India was and remains a patriarchal society. Women have been subjugated since time immemorial. But recent times have seen a change where women are standing up for their rights. In order to protect them against atrocities and improve their condition, we have a slew of laws in India. Some of the important acts are-
- Dowry Prohibition Act, 1961
- Protection of Women from Domestic Violence Act, 2005
- Child Marriage Restraint Act, 1929
Apart from these special legislation, we have a host of provisions in the Indian Penal Code, 1860 dealing with offences like cruelty to women, rape, dowry death, acid attacks etc. Some of these sections have been further strengthened after the Criminal Law Amendment Act of 2013 included offences like voyeurism, stalking in the Code and amended the provisions pertaining to rape to make them more stringent. But women need to pause and ask themselves- do they feel safe even after having a string of laws to guarantee their safety? The answer to the question is probably ‘NO’. Crime against women is still rampant in India. The latest report of the National Crimes Record Bureau substantiates this stance. According to the report, a total 9038 cases under the Dowry Prohibition Act were registered in 2012 while 16309 cases under the Domestic Violence Act 2005 were registered in India for the same period. The state of Andhra Pradesh topped the list in dowry cases with 2511 cases recorded while Madhya Pradesh was on the top for domestic violence with 9,536 cases. Almost 8000 women died ‘dowry deaths.’ The number of cases of cruelty committed by husbands and their relatives was 106,527. Every second day, we hear of a rape. What do these numbers indicate? Despite strict laws to curb violence and atrocities against women, crime against women is growing at an unprecedented rate. The laws provide for harsh penalties in order to deter the perpetrators of such crimes, but why are punitive measures proving to be ineffective? The fact that is appalling is that nowadays those alleged are not some uneducated and unemployed people, but are well-educated and eminent people. A plethora of well-drafted laws fail to act as ad deterrent because there is lack of awareness about the same, especially in the backward areas of the country. The women, due to lack of education are simply unaware that they have a variety of remedies at their disposal. Illiteracy is a key roadblock in this regard and needs to be tackled. Another major hindrance to effective implementation of laws is the backward and rigid mindset of the people, which they refuse to change even after years of progress and development. The family of the woman tries to hush-up the matter in the name of protecting the ‘honor’ of the family. This is coupled with the fear of aspersions being cast on the woman’s character. This opinion is so thoroughly ingrained in our minds that sometimes it even prevents the women from standing up for their rights. This is more often than not seen in cases of sexual assault and rape. What people fail to comprehend is that if the criminals go unpunished, they will repeat the heinous act because they have the confidence that no one will raise their voice. This kind of mentality needs to undergo change and it has to start with women. The offenders need to be taught that women have the courage and strength to fight the injustice. Laws are becoming stringent; fast track courts are being established to decide such cases quickly. But we will achieve results only if we resolve to combat such evils. It is in our hands!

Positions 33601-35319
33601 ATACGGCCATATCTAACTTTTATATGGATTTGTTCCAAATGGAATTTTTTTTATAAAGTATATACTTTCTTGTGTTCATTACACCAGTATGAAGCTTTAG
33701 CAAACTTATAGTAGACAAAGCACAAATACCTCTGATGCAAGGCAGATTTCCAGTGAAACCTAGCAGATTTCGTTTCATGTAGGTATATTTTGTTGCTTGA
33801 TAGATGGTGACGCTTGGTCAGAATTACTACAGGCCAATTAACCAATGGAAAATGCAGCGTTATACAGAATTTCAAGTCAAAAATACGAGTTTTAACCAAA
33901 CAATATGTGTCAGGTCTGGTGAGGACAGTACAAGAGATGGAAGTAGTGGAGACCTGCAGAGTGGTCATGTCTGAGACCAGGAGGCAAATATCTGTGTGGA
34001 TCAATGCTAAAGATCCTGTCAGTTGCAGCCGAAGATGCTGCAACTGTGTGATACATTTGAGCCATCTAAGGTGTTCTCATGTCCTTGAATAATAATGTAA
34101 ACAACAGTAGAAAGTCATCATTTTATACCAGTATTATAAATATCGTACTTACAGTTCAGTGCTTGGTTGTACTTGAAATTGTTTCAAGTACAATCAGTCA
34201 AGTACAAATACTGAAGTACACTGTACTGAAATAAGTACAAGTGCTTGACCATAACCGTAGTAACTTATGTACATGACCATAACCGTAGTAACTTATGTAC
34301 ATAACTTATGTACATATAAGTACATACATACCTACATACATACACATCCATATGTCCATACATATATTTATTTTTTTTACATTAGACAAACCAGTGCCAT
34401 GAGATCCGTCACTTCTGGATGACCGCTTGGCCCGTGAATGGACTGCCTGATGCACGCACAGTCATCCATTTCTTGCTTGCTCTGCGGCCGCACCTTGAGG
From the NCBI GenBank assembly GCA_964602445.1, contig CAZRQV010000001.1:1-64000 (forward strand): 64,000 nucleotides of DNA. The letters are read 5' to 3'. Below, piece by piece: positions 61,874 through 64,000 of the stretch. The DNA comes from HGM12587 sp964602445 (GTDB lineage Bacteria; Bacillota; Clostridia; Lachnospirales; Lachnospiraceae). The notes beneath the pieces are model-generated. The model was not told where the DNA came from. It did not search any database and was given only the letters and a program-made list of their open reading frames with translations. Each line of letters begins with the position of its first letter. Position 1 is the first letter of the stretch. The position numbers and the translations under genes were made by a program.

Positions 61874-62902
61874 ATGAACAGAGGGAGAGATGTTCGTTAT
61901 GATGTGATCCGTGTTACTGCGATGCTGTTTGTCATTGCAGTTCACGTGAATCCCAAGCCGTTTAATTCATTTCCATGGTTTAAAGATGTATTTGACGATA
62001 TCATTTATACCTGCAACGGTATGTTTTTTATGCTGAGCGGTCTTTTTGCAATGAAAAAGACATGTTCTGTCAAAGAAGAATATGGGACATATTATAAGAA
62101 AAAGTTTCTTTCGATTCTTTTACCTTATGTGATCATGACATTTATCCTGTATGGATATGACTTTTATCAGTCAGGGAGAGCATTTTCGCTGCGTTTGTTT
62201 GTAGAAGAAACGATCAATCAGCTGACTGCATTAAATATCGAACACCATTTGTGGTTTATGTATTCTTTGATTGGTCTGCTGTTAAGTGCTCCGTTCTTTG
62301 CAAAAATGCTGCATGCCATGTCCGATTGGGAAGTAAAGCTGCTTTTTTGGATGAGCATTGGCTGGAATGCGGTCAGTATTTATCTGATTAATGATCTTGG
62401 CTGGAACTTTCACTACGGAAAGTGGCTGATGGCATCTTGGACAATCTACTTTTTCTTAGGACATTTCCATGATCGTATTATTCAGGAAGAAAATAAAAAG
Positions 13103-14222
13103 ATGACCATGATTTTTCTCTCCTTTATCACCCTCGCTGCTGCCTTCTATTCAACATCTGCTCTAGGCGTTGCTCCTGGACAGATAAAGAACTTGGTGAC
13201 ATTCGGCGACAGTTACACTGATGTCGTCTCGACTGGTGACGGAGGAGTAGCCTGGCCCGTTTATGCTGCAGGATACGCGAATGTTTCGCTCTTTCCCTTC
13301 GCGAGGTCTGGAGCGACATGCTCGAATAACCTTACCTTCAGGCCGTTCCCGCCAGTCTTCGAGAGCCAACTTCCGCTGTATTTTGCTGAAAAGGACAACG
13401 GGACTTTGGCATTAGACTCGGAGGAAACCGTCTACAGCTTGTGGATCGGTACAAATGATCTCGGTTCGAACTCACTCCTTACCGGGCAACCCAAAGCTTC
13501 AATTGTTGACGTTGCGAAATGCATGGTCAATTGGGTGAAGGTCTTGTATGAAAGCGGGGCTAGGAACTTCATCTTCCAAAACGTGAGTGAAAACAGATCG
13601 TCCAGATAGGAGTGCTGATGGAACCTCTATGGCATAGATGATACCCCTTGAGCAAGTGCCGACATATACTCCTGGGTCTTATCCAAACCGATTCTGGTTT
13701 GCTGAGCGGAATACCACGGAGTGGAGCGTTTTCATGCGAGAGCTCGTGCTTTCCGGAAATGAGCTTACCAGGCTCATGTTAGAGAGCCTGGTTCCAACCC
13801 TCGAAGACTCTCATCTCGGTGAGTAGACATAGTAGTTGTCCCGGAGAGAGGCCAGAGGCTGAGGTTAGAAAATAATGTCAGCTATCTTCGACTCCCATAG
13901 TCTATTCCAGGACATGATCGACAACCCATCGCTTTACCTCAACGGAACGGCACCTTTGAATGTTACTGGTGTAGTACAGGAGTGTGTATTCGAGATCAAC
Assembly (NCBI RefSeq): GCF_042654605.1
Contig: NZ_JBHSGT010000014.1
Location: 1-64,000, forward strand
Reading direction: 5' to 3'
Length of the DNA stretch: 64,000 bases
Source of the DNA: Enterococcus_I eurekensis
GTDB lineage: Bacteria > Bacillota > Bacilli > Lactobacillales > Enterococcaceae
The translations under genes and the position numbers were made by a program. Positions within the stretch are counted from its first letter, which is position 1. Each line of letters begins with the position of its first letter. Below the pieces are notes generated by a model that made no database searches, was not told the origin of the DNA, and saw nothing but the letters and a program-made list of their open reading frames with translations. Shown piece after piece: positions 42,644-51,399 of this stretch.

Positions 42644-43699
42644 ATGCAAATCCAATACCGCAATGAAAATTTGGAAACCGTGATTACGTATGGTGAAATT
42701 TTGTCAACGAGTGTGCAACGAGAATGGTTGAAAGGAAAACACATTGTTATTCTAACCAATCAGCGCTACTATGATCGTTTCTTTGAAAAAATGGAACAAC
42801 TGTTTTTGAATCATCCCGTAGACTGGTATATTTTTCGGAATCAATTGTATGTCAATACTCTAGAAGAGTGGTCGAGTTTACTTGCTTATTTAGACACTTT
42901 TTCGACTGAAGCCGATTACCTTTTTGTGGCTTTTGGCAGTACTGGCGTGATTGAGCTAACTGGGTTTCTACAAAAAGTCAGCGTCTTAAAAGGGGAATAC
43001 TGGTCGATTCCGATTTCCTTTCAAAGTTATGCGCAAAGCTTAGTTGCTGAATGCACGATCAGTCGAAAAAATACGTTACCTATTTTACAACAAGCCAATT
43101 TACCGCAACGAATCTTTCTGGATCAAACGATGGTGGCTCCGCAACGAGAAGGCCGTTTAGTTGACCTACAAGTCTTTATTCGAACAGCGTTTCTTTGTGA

About the Author: This article is contributed by Kudrat Agarwal, our Intern.